Why Do They Call It DLP?

By Colby Clark ·

I always have to ask myself every time I hear the acronym “DLP.” Why do they call it that? There is no “prevention” in most DLP. It should be called DLT --> Data Loss Tracking.

Think about it for a moment, aside from enabling you to see who stole your data, most solutions don’t do anything at all to actually “prevent” it from being taken. And, unless you are watching it like a hawk and physically stopping people from walking out the door with it, have you actually prevented anything?

Therefore, when I talk with customers about DLP, I always make sure to distinguish between solutions that are really DLT vs. true DLP. It makes for some lively and interesting conversations.

Further, having true DLP is becoming an increasingly important concept. This is especially true with the advent of the cloud, the increasing use of mobile and the perpetual compromise of corporate computing environments and remote endpoints.

After all, if we want to protect our data, why not actually protect our data?! For the longest time, people have been trying to protect their data by building walls around their organizations. But, the walls don’t stop the data. It is transient.

Worse yet, the walls don’t stop the attackers. They easily compromise internal or remote endpoints through social engineering, spear phishing or other trivial attacks.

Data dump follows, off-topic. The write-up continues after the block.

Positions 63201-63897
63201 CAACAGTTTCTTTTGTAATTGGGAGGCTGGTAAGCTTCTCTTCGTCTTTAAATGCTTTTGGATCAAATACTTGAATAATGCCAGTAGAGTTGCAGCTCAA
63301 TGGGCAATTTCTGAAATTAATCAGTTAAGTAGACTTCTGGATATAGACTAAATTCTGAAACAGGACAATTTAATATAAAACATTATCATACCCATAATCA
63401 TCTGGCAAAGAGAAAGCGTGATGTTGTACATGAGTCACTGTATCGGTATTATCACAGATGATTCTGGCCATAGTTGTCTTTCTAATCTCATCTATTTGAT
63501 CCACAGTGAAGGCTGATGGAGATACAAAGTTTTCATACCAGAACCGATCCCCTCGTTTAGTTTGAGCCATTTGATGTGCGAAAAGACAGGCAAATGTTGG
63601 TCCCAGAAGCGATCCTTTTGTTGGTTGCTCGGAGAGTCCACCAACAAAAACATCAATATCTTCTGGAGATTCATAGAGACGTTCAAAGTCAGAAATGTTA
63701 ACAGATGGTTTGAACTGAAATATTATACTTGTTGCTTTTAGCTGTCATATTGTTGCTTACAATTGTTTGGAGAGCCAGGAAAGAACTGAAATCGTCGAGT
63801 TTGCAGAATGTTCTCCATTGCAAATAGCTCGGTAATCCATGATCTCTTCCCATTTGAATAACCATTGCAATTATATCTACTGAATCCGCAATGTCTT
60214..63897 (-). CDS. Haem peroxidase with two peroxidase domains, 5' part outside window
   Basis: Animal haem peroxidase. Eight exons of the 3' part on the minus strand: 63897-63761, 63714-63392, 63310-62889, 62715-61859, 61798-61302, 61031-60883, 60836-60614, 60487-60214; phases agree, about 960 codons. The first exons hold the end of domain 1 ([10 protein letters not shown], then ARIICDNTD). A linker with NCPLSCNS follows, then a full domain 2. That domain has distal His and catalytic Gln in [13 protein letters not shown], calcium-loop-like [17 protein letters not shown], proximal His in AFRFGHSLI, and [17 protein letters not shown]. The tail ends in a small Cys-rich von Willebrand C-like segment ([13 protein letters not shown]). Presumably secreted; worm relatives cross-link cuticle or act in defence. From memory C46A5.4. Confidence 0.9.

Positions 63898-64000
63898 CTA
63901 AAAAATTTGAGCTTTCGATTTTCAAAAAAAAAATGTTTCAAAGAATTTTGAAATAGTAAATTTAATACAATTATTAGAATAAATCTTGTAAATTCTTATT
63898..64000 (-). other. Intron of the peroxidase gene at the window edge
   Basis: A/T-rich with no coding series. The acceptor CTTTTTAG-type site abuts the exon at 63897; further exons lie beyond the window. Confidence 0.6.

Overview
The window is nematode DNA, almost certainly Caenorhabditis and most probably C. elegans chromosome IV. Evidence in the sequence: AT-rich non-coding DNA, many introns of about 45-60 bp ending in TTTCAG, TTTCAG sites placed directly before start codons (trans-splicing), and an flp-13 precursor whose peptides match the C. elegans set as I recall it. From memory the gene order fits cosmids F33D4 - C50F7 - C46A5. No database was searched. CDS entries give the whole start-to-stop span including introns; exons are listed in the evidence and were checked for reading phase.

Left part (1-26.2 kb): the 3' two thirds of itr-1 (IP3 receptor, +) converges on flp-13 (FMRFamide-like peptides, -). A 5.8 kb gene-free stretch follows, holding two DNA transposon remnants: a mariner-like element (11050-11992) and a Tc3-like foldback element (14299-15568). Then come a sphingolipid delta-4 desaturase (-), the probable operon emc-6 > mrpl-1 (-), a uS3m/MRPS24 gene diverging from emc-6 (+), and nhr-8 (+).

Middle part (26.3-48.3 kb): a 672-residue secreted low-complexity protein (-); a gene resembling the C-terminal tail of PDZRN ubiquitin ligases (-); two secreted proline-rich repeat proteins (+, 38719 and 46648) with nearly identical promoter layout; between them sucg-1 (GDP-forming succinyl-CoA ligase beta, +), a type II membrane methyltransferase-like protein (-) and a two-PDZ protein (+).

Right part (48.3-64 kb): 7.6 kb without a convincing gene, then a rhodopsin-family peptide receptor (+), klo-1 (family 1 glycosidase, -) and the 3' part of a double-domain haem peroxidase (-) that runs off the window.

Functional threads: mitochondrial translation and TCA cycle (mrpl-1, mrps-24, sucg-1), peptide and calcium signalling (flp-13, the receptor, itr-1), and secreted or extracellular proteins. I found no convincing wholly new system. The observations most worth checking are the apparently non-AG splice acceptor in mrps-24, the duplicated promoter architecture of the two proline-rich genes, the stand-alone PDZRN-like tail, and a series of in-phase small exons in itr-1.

So what exactly do the walls do? That is a silly question… They are part of a holistic security strategy that needs the other pieces to be complete.

If the goal is to protect the data, I recommend starting by doing just that. All sensitive data should be encrypted and secured unless accessed by authorized personnel. And, all access to protected data should be tracked. Further, all attempts to copy protected data should result in the new file being protected with the same level of security as the original file.

There are some DLP solution providers that have gone with a model like this, and I hope to see other providers following suit. It is way easier and more cohesive to see the encryption built into the DLP solution than having to bolt on a separate encryption solution. But, irrespective of whether you use an integrated or bolt-on encryption solution, it is much better than not having the protection at all.

Once your data is secure, it is kind of liberating. It frees you up to use the cloud without worrying about it being compromised. Lost laptops aren’t as big of a deal. And malware harvesting encrypted data becomes kind of humorous.